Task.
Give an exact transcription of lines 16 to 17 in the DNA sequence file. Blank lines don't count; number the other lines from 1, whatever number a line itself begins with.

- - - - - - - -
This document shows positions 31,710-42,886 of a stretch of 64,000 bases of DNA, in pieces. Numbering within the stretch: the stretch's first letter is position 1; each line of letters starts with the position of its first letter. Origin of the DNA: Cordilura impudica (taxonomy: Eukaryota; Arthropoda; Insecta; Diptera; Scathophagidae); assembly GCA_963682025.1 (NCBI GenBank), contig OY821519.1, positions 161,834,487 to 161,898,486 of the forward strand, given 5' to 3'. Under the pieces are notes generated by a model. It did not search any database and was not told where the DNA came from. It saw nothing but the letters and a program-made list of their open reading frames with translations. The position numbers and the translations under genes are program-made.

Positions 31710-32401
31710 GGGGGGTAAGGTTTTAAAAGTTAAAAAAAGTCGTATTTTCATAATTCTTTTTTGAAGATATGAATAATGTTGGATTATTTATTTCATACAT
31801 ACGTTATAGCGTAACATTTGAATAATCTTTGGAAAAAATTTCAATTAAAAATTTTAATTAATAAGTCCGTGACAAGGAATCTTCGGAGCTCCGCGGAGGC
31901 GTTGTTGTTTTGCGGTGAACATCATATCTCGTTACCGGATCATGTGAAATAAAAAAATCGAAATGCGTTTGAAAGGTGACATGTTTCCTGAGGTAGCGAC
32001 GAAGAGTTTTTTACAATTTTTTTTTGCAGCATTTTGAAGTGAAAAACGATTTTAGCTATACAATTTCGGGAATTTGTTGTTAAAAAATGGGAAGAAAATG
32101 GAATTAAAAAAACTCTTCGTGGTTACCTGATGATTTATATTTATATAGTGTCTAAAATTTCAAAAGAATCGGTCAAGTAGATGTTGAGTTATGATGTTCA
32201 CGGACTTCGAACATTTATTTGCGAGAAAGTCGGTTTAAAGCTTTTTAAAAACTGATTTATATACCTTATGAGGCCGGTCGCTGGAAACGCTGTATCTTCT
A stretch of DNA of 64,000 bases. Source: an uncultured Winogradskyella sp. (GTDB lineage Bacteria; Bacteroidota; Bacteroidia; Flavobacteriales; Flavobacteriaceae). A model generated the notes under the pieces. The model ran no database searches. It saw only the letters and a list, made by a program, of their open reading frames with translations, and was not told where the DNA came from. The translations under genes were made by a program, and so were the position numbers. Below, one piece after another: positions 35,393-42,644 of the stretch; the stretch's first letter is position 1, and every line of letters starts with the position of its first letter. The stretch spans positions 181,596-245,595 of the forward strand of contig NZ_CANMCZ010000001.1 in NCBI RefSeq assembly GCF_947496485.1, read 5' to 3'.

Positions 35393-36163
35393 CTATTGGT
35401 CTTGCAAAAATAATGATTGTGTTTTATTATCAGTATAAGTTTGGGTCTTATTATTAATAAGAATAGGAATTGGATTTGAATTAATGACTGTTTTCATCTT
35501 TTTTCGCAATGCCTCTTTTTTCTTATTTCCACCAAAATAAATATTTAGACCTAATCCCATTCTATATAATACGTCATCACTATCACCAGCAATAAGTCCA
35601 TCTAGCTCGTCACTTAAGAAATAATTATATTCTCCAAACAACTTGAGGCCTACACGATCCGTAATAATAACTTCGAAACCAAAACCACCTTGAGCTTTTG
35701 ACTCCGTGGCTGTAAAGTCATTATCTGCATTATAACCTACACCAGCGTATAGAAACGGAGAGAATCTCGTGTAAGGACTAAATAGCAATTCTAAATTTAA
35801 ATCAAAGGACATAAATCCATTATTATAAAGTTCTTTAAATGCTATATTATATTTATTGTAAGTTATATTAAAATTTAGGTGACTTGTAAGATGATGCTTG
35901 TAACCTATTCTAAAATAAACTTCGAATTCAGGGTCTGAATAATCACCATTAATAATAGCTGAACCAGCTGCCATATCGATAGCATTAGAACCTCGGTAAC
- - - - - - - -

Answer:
35801 ATCAAAGGACATAAATCCATTATTATAAAGTTCTTTAAATGCTATATTATATTTATTGTAAGTTATATTAAAATTTAGGTGACTTGTAAGATGATGCTTG
35901 TAACCTATTCTAAAATAAACTTCGAATTCAGGGTCTGAATAATCACCATTAATAATAGCTGAACCAGCTGCCATATCGATAGCATTAGAACCTCGGTAAC